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Police find 1,200+ catalytic converters in Phoenix storage unit; man arrested

Police said they recovered a large amount of stolen catalytic converters at a storage unit in Phoenix. (Source: Arizona's Family)
Published: May. 26, 2022 at 3:52 PM MST|Updated: May. 27, 2022 at 8:57 AM MST
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PHOENIX (3TV/CBS 5) — Phoenix police made a huge bust in a suspected catalytic converter theft ring on Thursday afternoon. Investigators said officers recovered more than 1,200 used and detached catalytic converters from a storage unit at 37th and Washington streets.

Police said detectives started the investigation in January when they suspected a man of having a “significant number” of catalytic converters in his possession. On Friday, Sgt. Vincent Cole identified that man as Shelton Ford, 48.

Detectives said they did “diligent police work” and used “advanced investigative methods” to gather evidence and trace the stolen car parts to the storage unit. When they opened the unit, it had more than 1,200 catalytic converters. Police say most of them are believed to be stolen since they had been freshly cut from cars. The street value of the car parts seized by police is estimated to be $195,000 or more.

Most of the catalytic converters are believed to be stolen, police said, since they had been freshly cut from cars.

Crime of opportunity on the rise

Catalytic converter theft is a crime of opportunity that is lucrative for thieves and a major headache for car owners – and it’s on the rise all over the country, including here in Arizona. Kelly Blue Book recently cited a BeenVerified study that found nearly 14,433 reports of stolen catalytic converters in 2020. That number jumped to nearly 26,000 in the first five months of 2021.

Catalytic converter theft is a crime of opportunity. This photo is from a theft unrelated to...
Catalytic converter theft is a crime of opportunity. This photo is from a theft unrelated to the Phoenix Police Department's current investigation.(Arizona's Family file photo)

What is a catalytic converter and why would somebody steal it?

Your catalytic converter filters your car’s exhaust to lower your car’s emissions. About the size of a toaster, it’s a relatively small part. One person can carry several easily. The catalytic converter is located near the back of your car, just in front of the tailpipe. An experienced thief can slide under a car, cut out a catalytic converter with a hand-held power saw, and move on to the next car in as little as two minutes.

But why are catalytic converters a prime target? They contain rare precious metals like palladium and rhodium. As of Friday morning (May 27, 2022), palladium was selling for roughly $2,130 per ounce, according to MoneyMetals.com. Rhodium was going for about $15,500. (That is not a typo.) For comparison, the per-ounce price of gold at the same time was about $1,862.

Because those sought-after metals -- palladium and rhodium -- degrade over time, newer vehicles are more likely to be targeted by catalytic converter thieves. While your car can run without a catalytic converter, it will never pass an emissions test, which means you cannot register it. Catalytic converter repairs are not cheap, running anywhere from $1,000 to about $3,000.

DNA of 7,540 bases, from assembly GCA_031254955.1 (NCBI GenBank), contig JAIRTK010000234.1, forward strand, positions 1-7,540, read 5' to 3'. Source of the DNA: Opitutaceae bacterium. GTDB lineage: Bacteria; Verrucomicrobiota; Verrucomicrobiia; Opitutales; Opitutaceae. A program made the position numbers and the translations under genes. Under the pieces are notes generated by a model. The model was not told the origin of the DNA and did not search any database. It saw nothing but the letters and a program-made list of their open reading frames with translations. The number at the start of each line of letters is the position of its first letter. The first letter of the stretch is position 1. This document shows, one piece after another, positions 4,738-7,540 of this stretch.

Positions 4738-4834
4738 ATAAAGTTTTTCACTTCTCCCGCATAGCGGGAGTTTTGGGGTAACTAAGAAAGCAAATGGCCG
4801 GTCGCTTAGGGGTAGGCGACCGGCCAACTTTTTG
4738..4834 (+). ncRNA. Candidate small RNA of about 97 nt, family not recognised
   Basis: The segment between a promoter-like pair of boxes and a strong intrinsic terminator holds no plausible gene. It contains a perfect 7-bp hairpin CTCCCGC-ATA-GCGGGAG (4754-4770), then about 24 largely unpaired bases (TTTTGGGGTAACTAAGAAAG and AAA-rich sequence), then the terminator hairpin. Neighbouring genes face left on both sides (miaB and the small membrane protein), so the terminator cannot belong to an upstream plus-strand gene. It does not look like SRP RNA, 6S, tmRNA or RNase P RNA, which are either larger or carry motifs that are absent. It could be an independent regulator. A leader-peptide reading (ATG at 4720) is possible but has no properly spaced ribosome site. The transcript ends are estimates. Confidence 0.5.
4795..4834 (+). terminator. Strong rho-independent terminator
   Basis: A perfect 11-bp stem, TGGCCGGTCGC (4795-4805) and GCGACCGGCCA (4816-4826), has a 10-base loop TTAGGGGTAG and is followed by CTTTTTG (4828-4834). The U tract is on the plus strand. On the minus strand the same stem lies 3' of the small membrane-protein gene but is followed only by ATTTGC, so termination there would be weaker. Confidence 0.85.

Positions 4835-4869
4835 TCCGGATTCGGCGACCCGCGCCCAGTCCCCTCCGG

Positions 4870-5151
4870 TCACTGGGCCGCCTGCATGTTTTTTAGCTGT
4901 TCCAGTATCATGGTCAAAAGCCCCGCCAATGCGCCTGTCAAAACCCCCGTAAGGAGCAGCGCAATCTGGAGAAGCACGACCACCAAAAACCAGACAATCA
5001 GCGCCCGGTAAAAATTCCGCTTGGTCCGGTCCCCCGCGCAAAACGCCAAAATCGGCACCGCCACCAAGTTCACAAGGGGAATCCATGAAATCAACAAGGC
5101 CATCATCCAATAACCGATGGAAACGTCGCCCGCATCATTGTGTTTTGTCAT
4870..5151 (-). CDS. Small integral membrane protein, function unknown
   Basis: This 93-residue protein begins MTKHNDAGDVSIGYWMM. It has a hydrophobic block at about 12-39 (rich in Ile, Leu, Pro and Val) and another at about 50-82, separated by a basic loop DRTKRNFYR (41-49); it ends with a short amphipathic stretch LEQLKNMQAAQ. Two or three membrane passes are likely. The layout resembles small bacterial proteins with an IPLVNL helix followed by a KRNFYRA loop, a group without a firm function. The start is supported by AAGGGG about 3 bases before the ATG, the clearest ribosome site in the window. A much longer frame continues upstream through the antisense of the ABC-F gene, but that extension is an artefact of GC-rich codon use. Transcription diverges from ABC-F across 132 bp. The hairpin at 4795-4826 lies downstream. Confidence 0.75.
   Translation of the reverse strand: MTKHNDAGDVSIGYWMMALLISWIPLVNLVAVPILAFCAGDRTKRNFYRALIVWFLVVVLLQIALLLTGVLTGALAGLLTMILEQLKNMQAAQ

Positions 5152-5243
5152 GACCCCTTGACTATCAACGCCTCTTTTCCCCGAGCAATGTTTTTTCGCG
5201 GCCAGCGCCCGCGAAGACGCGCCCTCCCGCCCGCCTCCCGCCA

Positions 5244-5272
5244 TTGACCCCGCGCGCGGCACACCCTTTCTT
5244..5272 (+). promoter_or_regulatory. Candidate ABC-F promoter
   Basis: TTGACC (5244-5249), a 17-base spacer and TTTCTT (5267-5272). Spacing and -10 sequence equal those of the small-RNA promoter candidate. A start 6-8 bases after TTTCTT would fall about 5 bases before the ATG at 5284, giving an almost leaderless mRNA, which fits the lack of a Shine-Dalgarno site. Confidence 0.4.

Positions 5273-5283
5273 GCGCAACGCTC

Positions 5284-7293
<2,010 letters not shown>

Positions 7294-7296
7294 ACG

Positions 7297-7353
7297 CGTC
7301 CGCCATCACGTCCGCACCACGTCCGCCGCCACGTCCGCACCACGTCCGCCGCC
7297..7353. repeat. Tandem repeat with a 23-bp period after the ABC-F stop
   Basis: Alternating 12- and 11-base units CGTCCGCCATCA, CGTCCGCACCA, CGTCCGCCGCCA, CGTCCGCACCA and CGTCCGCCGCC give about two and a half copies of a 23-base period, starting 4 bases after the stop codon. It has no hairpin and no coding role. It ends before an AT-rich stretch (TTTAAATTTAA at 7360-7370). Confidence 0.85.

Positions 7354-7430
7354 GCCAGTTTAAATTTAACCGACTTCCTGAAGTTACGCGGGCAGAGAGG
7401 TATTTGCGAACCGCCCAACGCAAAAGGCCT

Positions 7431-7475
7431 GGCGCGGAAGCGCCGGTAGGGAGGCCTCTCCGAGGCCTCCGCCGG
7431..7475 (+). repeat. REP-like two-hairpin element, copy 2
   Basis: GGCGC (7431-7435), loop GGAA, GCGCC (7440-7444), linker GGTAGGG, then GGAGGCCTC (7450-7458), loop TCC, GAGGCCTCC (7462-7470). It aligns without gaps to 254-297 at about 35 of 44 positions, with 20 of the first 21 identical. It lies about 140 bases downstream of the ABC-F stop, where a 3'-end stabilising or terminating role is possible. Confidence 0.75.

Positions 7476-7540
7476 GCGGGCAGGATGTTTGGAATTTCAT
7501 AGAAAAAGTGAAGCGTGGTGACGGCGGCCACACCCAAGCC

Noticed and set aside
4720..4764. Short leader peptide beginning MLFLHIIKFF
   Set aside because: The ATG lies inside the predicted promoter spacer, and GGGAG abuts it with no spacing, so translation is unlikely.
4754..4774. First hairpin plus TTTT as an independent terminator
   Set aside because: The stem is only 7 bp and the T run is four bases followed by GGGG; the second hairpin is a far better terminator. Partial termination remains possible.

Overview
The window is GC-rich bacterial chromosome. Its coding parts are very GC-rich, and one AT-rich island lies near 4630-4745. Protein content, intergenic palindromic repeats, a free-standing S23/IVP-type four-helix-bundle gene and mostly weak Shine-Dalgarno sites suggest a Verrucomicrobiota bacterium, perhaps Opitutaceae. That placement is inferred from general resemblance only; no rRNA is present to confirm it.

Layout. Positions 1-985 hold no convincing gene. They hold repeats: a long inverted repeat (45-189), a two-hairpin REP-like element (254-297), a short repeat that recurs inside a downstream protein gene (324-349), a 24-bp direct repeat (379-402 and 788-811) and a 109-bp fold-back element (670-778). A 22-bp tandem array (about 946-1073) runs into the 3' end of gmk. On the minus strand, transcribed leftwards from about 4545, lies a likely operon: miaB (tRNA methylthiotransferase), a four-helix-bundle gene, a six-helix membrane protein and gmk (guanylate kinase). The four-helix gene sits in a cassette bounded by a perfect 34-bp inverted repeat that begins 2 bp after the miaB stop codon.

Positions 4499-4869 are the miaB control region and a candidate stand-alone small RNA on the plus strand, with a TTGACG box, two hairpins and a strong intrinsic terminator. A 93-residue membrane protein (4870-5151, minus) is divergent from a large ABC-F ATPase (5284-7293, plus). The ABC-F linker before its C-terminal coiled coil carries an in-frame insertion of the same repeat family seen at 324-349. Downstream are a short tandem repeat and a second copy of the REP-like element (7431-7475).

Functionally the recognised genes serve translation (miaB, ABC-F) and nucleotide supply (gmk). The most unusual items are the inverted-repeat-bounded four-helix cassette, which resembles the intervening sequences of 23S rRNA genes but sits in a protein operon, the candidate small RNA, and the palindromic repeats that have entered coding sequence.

Your catalytic converter filters your car’s exhaust to lower your car’s emissions.
Your catalytic converter filters your car’s exhaust to lower your car’s emissions.(Arizona's Family file photo)

How to prevent catalytic converter theft

You want to make it as difficult as possible for thieves to get to your catalytic converter. Start by parking in well-lit areas. Avoid street parking when you can. It’s best to park inside a garage, and if that garage is at your home, make sure to close the door. If you must park in the driveway, back up to the garage. Don’t make it easy for would-be thieves.

Another deterrent is having your VIN or license plate number etched onto your catalytic converter. That ties the part to your vehicle and makes it more difficult to sell. Gibby Parra was at a Midas shop on Main Street in Mesa where they are doing that for free. “It’s very quick,” shop owner Brian Jackson said. “It takes about 30 minutes, in and out.” You do, however, need an appointment. (Click here to call for one.) “We’re not gonna turn any cars away, we just have to monitor the schedule. … We’ll just keep doing it; it’s a service for the community.” Jackson said drivers can also get a window cling to use as a visual deterrent to thieves. It warns that the vehicle’s catalytic converter is marked.

Another option is a device designed to thwart catalytic converter thieves. The CatClamp is an example. Basically, such devices make removing the catalytic too difficult and time-consuming to be worth it to a would-be thief. As with anything, buyer beware. “We’ve seen no studies that examine whether the guards actually deter thieves,” Sean Tucker wrote on KBB.com.

If you are the victim of catalytic converter theft, be sure to file a police report.

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